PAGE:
Victoria Badham's picture

Giving Thanks to the Bees

Posted by Victoria Badham /
In the words of punk music icon Joe Strummer, “If you’re after getting the honey, then you don’t go killing all the bees.” This tune always runs through my mind when I read about Colony Collapse Disorder (CCD) – a phenomenon in which bees abruptly die off in such numbers that there are not enough left to support the colony.
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Andrea Bake's picture

Grow me instead!

Posted by Andrea Bake /
Planting wild strawberry
If you’ve been following my blog entries, you may have picked up on my frustration with the introduction of non-native species to our region throughout the ages. Sure they can be cute and cool looking, or fast growing and shady, but more times than not, they wreak havoc when we’re not looking.
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Robyn Stewart's picture

Salvaging Urban Wood Tree Tour

Posted by Robyn Stewart /
Salving Urban Wood
In an ideal world, we’d keep every tree in the city alive and healthy. But realistically, some trees must come down. When this happens, the trunk and branches are often chipped for mulch or composted, but wouldn’t it be great if we could give the tree a second life? On Wednesday, July 3, LEAF hosted the Salvaging Urban Wood Tree Tour and we took a closer look at what goes into transforming urban trees into beautiful furniture, utensils, and art.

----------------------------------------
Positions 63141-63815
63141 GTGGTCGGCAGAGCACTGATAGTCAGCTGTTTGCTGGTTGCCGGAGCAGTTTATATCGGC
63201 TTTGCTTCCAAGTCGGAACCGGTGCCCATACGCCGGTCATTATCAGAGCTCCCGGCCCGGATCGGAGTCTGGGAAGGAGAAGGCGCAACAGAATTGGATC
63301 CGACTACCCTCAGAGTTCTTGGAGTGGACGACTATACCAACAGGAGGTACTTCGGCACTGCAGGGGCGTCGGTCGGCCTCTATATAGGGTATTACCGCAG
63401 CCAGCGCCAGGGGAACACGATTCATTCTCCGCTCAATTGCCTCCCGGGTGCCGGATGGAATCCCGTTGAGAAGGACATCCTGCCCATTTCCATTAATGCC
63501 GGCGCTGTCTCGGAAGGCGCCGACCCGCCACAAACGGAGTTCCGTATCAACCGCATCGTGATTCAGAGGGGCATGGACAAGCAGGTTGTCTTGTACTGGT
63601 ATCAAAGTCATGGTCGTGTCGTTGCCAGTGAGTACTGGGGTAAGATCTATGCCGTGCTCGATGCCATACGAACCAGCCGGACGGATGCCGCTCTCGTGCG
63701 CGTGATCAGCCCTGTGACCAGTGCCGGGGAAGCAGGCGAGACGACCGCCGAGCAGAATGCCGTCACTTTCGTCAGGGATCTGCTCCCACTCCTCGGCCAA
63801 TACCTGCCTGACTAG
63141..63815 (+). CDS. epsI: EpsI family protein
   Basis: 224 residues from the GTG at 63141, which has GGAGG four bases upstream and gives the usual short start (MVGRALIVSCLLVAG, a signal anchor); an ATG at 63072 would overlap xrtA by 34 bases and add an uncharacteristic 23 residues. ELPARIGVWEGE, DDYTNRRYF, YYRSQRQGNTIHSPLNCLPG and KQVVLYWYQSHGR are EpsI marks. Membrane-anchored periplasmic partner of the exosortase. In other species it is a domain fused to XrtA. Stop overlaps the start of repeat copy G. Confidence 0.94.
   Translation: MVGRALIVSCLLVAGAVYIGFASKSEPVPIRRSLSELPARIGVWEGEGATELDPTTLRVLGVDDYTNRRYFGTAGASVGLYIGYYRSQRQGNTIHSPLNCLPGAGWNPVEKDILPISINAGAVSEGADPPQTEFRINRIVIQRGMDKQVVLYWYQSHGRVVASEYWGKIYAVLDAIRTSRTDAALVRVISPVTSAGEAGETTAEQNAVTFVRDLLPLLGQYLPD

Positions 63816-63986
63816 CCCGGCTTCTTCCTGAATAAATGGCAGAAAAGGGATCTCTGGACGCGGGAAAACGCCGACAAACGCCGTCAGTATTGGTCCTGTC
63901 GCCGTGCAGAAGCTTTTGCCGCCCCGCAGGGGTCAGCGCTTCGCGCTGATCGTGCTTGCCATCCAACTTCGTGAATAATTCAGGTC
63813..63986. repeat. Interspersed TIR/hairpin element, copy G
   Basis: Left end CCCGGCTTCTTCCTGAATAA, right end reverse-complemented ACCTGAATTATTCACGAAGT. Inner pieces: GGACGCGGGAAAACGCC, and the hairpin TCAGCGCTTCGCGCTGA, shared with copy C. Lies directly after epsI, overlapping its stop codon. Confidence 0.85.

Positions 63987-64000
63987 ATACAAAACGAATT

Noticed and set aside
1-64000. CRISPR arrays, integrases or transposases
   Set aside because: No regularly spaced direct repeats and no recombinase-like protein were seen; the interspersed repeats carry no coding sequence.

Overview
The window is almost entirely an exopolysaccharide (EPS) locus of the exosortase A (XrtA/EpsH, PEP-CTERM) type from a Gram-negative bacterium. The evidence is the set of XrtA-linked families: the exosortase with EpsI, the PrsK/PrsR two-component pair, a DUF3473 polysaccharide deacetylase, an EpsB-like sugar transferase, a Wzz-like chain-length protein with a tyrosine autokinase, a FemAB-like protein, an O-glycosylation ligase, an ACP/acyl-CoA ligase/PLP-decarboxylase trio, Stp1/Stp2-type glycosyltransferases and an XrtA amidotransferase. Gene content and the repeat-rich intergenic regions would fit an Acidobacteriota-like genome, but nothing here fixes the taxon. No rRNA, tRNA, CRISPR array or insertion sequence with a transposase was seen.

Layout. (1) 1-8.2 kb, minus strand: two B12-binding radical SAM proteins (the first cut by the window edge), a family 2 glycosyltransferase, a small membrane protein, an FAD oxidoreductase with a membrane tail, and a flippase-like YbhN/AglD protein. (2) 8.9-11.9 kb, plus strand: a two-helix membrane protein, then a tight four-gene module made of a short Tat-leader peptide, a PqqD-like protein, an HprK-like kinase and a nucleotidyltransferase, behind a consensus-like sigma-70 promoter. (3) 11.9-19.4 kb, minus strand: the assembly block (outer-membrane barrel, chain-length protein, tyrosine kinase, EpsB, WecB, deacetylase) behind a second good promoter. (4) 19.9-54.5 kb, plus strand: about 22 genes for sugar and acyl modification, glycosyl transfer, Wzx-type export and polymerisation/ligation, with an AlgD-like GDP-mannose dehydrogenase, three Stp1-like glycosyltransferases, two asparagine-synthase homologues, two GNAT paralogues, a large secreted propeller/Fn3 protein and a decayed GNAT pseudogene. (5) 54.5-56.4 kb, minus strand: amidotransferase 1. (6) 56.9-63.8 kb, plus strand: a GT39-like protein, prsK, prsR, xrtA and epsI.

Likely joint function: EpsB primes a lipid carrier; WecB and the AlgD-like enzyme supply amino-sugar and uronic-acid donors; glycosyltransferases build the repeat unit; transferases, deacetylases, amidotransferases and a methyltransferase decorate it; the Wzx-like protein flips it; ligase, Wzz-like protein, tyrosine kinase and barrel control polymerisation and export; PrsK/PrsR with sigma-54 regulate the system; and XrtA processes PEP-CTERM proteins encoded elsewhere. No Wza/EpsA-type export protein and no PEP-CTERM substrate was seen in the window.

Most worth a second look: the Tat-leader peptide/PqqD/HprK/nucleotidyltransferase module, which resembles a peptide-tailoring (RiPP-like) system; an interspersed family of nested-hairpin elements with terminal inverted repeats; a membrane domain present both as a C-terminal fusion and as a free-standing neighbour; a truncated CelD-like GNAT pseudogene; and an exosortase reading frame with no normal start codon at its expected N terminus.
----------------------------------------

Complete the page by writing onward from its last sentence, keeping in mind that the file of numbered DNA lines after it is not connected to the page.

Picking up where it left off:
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Andrea Bake's picture

Tulips for the T-Rex?

Posted by Andrea Bake /
Tulip Trees and dinosaurs
Imagine if one day you woke up and found yourself, not in your bed where you are most comfortable, but back in a time when dinosaurs were the ruling force on our planet. What would you do? (I’d probably risk losing a limb while trying to fulfill my childhood dream of having a pet dino!) Would you even recognize anything around you? You may be surprised…
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Janet McKay's picture

Victory for boundary tree preservation!

Posted by Janet McKay /
The tree in question in Hartley vs Cunningham
On May 17, 2013, Justice J. Patrick Moore ruled that neighbours on Humewood Drive in Toronto shared ownership of a tree that was growing on the property line. One neighbour had been granted a tree removal permit by the City of Toronto, but without the consent of the other neighbour, they are not able to remove the tree because under provincial law, it is common property.
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